Holkham Hall in Norfolk, oooosh what a stunning place! Having intended to go there for ages, my recent birthday meant we finally got in the car and zoomed off for a day of loveliness. We had been meaning to go for ages, firstly because we knew it had a Bellville Sassoon fashion exhibition ‘Glamour and Gowns’ taking place, secondly because I LOOOVE stately homes, and, thirdly, because we were sent a personal hand written invite from the Viscountess of Holkham Hall; Polly Coke. Viscountess Coke had been into our vintage shop and bought two stunning 1930’s dresses, she followed her purchase up by sending us personal invites to the exhibition and hall, super! Viscountess Coke is the daughter of Belinda Bellville, founder of British fashion label Bellville Sassoon and so her own stately home was just the perfect place to showcase an exhibition of her Mother’s work.

The house and gardens were gorgeous, beautiful in their original and well maintained state with knowledgeable staff telling stories and you also got the really nice sense of the Coke family still using a large portion of the house as their actual home, wonderful. The fashion exhibition was a stunning, sparkly and brightly coloured contrast to the dark interior of the house, a delight for my eyes indeed. This small but thorough exhibition was beautifully curated with great information and a selection of dresses that represented the decades of Bellville Sassoon wonderfully. Gold and silver baubles hanging from the ceiling and the beautiful room itself made for an exhibition that was nothing short of enchanting.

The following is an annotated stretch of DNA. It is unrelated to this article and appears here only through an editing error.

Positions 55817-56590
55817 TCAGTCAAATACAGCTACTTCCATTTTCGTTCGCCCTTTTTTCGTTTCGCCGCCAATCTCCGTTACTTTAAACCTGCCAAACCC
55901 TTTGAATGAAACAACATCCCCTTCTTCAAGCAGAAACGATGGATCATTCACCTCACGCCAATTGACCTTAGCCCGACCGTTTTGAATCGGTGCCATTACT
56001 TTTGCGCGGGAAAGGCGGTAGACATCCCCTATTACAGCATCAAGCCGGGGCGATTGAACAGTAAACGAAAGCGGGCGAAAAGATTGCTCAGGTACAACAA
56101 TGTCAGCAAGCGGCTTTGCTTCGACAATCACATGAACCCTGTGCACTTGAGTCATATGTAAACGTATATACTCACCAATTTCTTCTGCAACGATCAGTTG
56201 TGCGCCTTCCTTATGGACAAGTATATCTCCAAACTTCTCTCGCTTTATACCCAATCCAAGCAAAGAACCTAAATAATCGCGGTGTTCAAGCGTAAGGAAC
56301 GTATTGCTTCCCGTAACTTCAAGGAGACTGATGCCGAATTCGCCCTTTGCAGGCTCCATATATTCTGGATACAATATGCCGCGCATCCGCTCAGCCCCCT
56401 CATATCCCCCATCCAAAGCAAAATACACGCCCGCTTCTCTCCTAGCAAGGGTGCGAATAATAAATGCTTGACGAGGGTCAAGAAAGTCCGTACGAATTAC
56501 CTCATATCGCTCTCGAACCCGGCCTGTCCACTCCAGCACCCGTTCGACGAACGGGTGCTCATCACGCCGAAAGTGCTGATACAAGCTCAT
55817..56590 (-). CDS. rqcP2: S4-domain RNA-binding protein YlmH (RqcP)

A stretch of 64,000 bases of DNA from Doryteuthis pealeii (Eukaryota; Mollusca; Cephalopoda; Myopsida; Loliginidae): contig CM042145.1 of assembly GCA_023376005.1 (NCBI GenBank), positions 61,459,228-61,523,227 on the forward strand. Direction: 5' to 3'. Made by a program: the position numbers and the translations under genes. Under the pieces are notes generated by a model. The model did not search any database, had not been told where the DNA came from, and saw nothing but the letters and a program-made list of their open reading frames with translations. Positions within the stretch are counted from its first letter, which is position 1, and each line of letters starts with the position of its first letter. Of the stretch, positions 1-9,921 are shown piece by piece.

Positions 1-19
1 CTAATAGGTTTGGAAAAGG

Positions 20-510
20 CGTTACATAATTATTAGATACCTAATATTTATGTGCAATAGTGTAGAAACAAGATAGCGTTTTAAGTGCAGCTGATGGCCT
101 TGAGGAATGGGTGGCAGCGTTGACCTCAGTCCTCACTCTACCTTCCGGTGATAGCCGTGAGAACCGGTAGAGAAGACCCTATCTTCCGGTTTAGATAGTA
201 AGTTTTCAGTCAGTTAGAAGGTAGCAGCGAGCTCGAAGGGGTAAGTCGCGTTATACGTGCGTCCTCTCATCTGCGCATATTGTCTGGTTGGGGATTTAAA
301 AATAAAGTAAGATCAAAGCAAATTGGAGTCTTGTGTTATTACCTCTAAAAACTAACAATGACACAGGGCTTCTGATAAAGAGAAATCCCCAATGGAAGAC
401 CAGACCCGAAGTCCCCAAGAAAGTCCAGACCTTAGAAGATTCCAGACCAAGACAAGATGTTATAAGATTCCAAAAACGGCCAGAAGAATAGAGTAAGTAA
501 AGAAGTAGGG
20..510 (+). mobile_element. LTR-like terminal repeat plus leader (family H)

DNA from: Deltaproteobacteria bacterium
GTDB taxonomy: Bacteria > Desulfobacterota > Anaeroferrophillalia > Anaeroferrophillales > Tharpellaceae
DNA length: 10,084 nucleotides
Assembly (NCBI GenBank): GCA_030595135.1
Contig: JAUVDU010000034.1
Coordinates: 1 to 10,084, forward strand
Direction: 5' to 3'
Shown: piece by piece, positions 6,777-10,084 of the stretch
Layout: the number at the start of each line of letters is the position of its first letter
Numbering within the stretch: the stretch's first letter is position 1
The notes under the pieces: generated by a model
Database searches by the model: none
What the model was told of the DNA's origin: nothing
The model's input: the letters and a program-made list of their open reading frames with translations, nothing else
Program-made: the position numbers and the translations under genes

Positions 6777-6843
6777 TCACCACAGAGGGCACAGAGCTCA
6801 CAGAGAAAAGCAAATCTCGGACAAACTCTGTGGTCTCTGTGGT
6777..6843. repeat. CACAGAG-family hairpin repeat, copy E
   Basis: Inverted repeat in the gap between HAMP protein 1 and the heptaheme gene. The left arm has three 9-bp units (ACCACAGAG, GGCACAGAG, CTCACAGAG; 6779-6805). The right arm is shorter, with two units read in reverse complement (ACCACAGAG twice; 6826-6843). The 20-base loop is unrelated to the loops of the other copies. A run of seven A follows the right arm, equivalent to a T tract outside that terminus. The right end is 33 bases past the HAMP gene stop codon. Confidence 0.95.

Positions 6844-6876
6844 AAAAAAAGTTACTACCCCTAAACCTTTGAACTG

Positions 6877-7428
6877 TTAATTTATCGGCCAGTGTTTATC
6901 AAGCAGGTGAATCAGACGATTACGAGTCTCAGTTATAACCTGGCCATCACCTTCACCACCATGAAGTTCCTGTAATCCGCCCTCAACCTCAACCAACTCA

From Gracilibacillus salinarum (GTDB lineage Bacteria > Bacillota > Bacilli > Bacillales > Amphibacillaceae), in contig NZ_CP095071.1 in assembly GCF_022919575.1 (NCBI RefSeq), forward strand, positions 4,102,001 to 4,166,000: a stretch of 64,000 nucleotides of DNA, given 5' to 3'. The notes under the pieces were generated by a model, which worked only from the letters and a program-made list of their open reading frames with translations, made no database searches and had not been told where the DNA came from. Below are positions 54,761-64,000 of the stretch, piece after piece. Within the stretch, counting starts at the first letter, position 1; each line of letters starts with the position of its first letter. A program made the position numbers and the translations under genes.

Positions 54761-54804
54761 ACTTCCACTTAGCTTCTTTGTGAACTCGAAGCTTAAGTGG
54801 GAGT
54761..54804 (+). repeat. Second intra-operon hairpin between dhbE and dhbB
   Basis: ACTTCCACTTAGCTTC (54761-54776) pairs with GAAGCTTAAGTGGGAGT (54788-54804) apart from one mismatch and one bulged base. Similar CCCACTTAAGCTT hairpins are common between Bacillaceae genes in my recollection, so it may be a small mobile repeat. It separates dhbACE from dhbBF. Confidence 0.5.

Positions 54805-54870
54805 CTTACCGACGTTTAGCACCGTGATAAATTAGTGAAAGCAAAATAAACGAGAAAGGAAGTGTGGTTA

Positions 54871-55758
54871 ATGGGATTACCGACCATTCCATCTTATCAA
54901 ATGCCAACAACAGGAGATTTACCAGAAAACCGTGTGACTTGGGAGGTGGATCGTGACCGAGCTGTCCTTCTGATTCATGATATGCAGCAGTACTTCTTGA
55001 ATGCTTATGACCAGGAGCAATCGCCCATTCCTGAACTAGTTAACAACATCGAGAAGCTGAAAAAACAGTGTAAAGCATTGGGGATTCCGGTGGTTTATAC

Bellville Sassoon was founded in 1953 by Belinda Bellville, originally naming it ‘Bellville Et Cie’, she opened her first shop in partnership with Sydna Scott in Knightsbridge. By 1958 the business was growing rapidly and Belinda had had her first two daugters, the third, Polly, who went on to marry into the Coke family, was born later in 1967. Belinda met David Sassoon and he joined the business, his expertise in pattern cutting and his technical knowledge proved the perfect addition. In 1970 he became a partner and the name Bellville Sassoon was born. At the end of the 1970’s, Tatler Magazine declared that Bellville Sassoon had made more society wedding dresses than any other couture house. This British label had become famous for it’s luxury cocktail, party and wedding dresses, with a host of glamourous ladies wearing their designs, including Audrey Hepburn, Elizabeth Taylor, Jackie Kennedy, Madonna and of course, Princess Diana. I also saw some of their designs in the Diana exhibition at Kensigton Palace. At Holkham they had on display a sketch and photo of Princess Diana in her Bellville Sassoon ‘Going Away’ outfit; a canteloupe silk dress with bolero jacket, 1981. She adored it so much she wore it on many occasions including her tour of Australia in 1983.